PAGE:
NY Client. SC Atty. Which State’s Privilege Law Covers Their Calls & Emails?

Let’s discuss conflicts-of-laws—privilege style.  I know you want to.

Here is the scenario—NY client emails her SC-based attorney—which state’s privilege law applies?  In Wellin v. Wellin, 211 F. Supp. 3d 793 (D.S.C. 2016), the USDC SC provided an informative analysis of the often-ignored conflict-of-privilege-law issue, and applied the Second Restatement’s paradigm in holding that SC privilege law applied.  You may read the opinion here.  Now, let’s break it down.

The Wellin case involves multiple lawsuits over the distribution of the substantial assets of Keith Wellin, a former Wall Street executive who died in 2014.  Read his obituary here.  Wellin’s eight grandchildren, non-parties to the litigation but contingent beneficiaries of one of Wellin’s Irrevocable Trusts, lawyered up with South Carolina counsel.

One of the grandchildren, Ann Plum, a New York-based otolaryngologist, sought a protective order to prevent deposition questions about communications she had with her South Carolina-based attorneys, her brother, cousins, and mother, and her mother’s attorney.

To determine the privilege issues, the court had to decide whether NY or SC law applied to the putatively privileged communications.  In this diversity action, the court looked to FRE 501, which provides that “state law governs privilege regarding a claim or defense for which state law supplies the rule of decision.”  FRE 501, however, does not answer which state’s privilege law applies—the forum state or some other state. More…

The Accountant–Client Privilege in MDL Proceedings

There is no federal common-law accountant–client privilege. Couch v. United States, 409 U.S. 322 (1973). Some, but not all, states recognize an accountant–client privilege, but the privilege’s scope and application vary.

In diversity-jurisdiction actions, federal courts apply the privilege law as dictated by the conflict-of-laws rules of the forum state. For an example of how these issues become tangled, see my post discussing a federal court aaccountantpplying Georgia’s accountant–client privilege to a Texas party and his North Carolina-based accountant.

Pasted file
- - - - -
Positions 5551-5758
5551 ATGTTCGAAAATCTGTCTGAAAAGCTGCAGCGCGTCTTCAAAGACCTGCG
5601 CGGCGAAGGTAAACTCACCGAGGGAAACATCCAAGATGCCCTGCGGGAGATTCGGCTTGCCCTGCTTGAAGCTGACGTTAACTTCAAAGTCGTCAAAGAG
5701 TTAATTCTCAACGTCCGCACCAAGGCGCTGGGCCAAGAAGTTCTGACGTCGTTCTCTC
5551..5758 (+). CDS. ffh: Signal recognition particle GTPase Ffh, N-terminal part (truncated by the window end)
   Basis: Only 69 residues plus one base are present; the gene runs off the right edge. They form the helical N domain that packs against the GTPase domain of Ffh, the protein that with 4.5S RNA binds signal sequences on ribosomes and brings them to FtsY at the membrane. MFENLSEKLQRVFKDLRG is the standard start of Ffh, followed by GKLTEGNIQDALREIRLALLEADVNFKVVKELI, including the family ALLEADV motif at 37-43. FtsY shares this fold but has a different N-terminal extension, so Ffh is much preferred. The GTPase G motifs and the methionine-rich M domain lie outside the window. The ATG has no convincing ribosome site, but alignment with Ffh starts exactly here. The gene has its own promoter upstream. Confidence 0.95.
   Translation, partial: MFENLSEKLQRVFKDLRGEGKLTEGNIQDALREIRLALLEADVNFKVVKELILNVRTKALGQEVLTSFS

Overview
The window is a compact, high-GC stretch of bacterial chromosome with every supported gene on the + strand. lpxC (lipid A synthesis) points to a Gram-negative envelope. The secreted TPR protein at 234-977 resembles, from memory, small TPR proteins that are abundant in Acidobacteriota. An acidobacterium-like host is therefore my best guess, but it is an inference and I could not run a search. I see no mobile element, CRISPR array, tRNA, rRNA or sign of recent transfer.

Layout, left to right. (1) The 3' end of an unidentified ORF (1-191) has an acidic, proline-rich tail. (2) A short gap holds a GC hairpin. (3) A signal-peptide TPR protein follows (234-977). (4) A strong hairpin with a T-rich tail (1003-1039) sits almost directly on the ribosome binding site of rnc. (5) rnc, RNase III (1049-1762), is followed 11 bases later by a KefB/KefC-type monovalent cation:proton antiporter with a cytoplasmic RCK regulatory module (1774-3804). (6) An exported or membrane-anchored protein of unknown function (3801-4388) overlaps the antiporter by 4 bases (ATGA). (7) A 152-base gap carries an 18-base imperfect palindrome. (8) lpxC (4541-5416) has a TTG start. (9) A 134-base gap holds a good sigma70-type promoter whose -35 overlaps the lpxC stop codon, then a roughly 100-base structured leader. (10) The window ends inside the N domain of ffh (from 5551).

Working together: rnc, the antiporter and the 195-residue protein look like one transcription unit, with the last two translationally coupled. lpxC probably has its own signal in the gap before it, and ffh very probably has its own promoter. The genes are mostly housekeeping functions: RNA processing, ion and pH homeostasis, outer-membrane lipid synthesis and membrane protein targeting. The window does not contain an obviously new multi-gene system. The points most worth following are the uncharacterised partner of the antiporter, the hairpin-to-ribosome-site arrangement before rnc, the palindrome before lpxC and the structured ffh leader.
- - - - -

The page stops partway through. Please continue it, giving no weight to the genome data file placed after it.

Matters become even trickier when the Judicial Panel on Multidistrict Litigation consolidates several federal-court cases into a single MDL court. Convoluted choice-of-law issues arise, particularly regarding application of state-created evidentiary privileges.

Kelly J. Balkin identifies and discusses these complicated issues in her excellent law-review article, The Accountant–Client Privilege in Multidistrict Litigation: An Efficient Federal Common Law Solution, 69 U. Miami L. Rev. 833 (2015). In this article, available here , Ms. Balkin summarizes in a straight-forward manner the state and federal conflict-of-laws issues with respect to evidentiary privileges, and then proposes that MDL courts apply a blanket accountant–client privilege in MDL proceedings where at least one party had relied on the privilege in its accountant dealings.

This article is worth reading for understanding the federal and state conflict-of-laws rules in applying evidentiary privileges in general, as well as for those litigants confronting trouble applying a state-law privilege when a MDL court assumes control of multiple, related actions. And you will also find helpful another article, cited by Ms. Balkin, titled The Application of Conflict of Laws to Evidentiary Privileges, and available here.

My thanks to Kelly Balkin and The University of Miami Law Review for permission to re-publish this first-rate article in this post.

Important Lessons about the Settlement Privilege

Did you know there is a settlement privilege?  Not many do, primarily because few courts have adopted the privilege.  The Sixth Circuit adopted a federal common-law settlement privilege in Goodyear Tire & Rubber Co. v. Chiles Power Supply, Inc., 332 F.3d 976 (CTA6 2003), but other courts reject the Goodyear decision.  See, e.g., In re MSTG, Inc., 675 F.3d 1337 (Fed. Cir. 2012); Matsushita Elect. Indust. Co. v. Mediatek, Inc., 2007 WL 963975 (N.D. Cal. 2007).